According to Jung’s analysis of dreams, the shadow is usually symbolized by monstrous characters such as demons. The shadow exists as part of the unconscious mind and is composed of repressed ideas, weaknesses, desires, instincts, and shortcomings. This archetype is often described as the darker side of the psyche, representing wildness, chaos, and the unknown. These latent dispositions are present in all of us, Jung believed, although people sometimes deny this element of their own psyche and instead project it on to others. A hero’s shadow is very prominent throughout his or her journey. The shadow is most noticeable in the confronting temptation stage, where the hero falls for another because of strong emotions. The hero’s shadow may distort the way the hero feels about this temptation, making them fall off course of their journey or forgetting about what their job initially was. Though, the shadow is a strong archetypal pattern, the syzygy shows how different genders play a role in the collective unconscious of each other’s minds (Jung 9).

The combined anima and animus is known as the syzygy or the divine couple. The syzygy represents completion, unification, and wholeness. The Anima is a feminine image in the male mind and the Animus is a masculine image in the female mind. According to Jung, being able to combine our feminine and masculine natures, rather than letting one dominate, leads to wholeness.

The last of Jung’s main archetypes is the Persona, a term which is derived from the Latin word for “mask.” The persona represents all of the different social masks that we put on. This means that each individual’s persona may contain a work mask, a family mask, a friend mask, a romantic mask etc. These archetypal images are based upon both what is found in the collective and personal unconscious. The collective unconscious may contain notions about how women should behave while personal experience with wives, girlfriends, sisters, and mothers contribute to more personal images of women.

In many cultures, however, men and women are encouraged to adopt traditional and often rigid gender roles. Jung suggested that this discouragement of men exploring their feminine aspects and women exploring their masculine aspects served to undermine psychological development (Jung 13). There are of course many more archetypes, some of which are more recognizable and feature heavily in stories around the world. Joseph Campbell, following in the tradition of Jung, would become famous for looking at the different myths, folklore, stories, and religions from around the world and picking out the fundamental, universal elements to them. In his highly influential book, The Hero With a Thousand Faces, Campbell discusses the journey of the archetypal hero. According to Campbell, all those famous stories involving heroes, such as the labors of Hercules or the life of the Buddha, share a basic structure. Campbell called this structure the monomyth.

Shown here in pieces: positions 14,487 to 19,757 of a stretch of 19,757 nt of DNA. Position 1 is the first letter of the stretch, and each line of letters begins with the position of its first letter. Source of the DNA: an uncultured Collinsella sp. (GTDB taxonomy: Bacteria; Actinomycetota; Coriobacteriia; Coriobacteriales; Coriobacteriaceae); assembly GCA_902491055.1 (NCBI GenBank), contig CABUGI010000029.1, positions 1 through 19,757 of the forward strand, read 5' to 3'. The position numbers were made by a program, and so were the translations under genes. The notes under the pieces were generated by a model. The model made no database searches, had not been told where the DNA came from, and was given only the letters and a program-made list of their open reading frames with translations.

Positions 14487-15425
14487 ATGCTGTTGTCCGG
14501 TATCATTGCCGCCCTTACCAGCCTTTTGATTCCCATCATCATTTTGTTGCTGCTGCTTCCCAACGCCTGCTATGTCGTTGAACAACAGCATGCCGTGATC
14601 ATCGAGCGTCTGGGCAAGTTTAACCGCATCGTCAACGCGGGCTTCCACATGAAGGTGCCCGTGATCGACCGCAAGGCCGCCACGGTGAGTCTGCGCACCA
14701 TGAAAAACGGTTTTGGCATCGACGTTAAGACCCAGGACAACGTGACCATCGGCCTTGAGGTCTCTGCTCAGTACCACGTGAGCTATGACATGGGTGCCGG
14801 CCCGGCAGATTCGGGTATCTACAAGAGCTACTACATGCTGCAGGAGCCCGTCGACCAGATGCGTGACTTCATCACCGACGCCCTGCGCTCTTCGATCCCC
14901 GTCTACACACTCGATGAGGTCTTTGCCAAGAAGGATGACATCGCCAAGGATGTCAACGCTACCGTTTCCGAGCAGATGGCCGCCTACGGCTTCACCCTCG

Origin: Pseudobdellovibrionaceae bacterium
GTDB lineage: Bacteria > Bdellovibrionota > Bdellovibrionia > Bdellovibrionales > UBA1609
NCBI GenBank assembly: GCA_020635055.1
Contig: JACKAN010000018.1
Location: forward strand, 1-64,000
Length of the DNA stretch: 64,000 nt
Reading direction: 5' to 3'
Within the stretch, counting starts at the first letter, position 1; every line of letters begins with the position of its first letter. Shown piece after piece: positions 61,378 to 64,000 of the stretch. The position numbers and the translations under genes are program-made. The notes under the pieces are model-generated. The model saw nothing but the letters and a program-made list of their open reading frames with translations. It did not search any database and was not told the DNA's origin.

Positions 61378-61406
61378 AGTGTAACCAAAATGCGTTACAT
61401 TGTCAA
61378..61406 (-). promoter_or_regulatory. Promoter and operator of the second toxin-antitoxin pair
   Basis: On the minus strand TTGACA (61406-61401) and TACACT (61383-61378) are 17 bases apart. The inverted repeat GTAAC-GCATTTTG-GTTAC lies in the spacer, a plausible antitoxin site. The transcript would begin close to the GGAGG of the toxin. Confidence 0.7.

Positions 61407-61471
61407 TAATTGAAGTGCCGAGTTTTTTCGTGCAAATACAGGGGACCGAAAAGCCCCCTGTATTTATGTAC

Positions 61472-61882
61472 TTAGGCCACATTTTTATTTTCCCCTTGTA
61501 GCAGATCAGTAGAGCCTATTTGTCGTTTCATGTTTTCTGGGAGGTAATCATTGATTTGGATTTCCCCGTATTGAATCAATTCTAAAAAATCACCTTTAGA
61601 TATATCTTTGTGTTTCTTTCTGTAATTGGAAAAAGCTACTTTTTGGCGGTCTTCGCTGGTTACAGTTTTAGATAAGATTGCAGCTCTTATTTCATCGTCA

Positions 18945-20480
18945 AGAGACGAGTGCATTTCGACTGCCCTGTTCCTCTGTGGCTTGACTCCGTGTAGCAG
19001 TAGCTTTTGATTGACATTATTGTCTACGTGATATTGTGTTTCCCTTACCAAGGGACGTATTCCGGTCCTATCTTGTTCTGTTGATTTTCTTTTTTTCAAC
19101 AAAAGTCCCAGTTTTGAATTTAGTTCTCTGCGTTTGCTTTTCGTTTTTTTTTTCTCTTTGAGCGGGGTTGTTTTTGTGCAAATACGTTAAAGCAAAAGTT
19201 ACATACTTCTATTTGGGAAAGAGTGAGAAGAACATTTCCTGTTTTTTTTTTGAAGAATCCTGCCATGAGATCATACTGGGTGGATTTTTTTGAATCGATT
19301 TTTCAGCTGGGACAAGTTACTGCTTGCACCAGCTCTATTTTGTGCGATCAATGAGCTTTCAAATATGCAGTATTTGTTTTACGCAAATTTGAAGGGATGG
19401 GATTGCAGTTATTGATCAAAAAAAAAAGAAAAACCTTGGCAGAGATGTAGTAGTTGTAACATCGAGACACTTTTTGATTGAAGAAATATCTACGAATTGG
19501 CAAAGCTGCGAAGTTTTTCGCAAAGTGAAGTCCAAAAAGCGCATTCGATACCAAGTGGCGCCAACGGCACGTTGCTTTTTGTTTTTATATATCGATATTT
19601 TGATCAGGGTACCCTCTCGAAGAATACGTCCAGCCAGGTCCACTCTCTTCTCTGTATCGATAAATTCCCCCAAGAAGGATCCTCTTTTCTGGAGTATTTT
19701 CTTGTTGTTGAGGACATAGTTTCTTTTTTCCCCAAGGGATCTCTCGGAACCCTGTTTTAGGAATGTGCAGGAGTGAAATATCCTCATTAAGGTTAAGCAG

Campbell seems to justify Jung’s idea that archetypes are something that we can easily identify with and which evoke a strong emotional response from us because they symbolize ourevolutionary experiences. The hero’s journey represents the primitive struggle of our ancestors in entering an unknown world of danger, but overcoming the danger and bringing back to the tribe or group some discovery or treasure that will benefit everyone (Jung 266).The Departure is the first overall stage of the monomyth structure which encompasses, the call to adventure, the refusal to call, the crossing of the threshold, the belly of the whale, and supernatural aids. The person undergoing this transformation, must leaving in order to become greater. This is the hero’s home environment where his friends and family are located (Bray January 10).

The story starts here so that the separation becomes apparent. This is the land of the “mother” where the hero feels comfortable. Note that this does not necessarily have to be a safe environment as long as the hero feels connected to the land, people, and surroundings (Campbell 41).